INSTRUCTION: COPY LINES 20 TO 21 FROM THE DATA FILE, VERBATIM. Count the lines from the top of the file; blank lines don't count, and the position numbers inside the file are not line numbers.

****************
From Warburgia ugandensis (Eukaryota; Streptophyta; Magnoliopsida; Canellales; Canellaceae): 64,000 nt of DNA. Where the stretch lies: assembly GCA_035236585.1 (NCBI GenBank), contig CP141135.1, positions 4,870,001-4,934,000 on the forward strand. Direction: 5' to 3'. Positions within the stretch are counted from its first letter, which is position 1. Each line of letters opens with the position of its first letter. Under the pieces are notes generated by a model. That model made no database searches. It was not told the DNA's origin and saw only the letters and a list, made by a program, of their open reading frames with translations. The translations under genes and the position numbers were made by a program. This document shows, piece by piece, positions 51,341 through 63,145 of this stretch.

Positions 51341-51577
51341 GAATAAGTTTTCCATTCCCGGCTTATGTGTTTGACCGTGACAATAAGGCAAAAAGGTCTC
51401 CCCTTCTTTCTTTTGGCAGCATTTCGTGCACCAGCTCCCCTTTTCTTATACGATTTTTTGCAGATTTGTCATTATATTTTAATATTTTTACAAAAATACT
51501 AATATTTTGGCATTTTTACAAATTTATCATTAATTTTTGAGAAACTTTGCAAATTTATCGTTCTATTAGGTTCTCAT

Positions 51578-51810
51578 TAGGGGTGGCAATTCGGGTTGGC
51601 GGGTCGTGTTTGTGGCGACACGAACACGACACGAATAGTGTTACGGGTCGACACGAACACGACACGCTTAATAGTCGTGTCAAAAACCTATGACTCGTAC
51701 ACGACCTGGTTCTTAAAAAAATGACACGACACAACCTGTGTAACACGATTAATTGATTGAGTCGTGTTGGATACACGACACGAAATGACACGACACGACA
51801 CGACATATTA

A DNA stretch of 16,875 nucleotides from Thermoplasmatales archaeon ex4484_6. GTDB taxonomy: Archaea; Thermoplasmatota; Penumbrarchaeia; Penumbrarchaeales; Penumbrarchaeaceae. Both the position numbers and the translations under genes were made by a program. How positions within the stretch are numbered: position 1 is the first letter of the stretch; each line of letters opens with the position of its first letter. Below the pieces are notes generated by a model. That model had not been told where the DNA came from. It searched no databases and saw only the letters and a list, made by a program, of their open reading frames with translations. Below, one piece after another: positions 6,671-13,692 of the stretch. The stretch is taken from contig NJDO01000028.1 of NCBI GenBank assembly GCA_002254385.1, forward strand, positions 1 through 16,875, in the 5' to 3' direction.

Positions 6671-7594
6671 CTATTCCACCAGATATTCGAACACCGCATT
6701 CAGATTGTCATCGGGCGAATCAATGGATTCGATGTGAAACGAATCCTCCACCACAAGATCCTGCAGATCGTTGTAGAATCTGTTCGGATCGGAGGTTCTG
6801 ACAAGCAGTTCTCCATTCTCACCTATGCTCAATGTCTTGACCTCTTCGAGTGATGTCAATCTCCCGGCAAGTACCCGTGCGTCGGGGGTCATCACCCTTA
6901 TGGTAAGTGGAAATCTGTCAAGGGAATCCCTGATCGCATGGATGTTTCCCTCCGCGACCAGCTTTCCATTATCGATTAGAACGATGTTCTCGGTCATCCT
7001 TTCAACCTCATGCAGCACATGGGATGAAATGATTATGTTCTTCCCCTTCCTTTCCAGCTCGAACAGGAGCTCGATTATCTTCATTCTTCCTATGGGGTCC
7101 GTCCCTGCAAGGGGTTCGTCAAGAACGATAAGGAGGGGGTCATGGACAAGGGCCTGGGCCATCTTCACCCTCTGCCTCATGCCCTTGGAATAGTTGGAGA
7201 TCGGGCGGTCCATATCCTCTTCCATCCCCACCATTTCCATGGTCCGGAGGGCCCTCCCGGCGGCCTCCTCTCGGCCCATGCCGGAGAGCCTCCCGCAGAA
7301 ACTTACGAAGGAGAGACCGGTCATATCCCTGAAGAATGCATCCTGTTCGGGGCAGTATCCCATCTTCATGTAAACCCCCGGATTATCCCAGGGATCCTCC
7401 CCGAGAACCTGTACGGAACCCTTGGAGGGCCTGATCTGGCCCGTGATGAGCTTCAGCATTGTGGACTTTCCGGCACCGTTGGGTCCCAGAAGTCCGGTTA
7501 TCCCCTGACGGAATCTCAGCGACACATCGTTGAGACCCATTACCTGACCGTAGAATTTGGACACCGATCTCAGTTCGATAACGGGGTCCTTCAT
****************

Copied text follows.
7301 ACTTACGAAGGAGAGACCGGTCATATCCCTGAAGAATGCATCCTGTTCGGGGCAGTATCCCATCTTCATGTAAACCCCCGGATTATCCCAGGGATCCTCC
7401 CCGAGAACCTGTACGGAACCCTTGGAGGGCCTGATCTGGCCCGTGATGAGCTTCAGCATTGTGGACTTTCCGGCACCGTTGGGTCCCAGAAGTCCGGTTA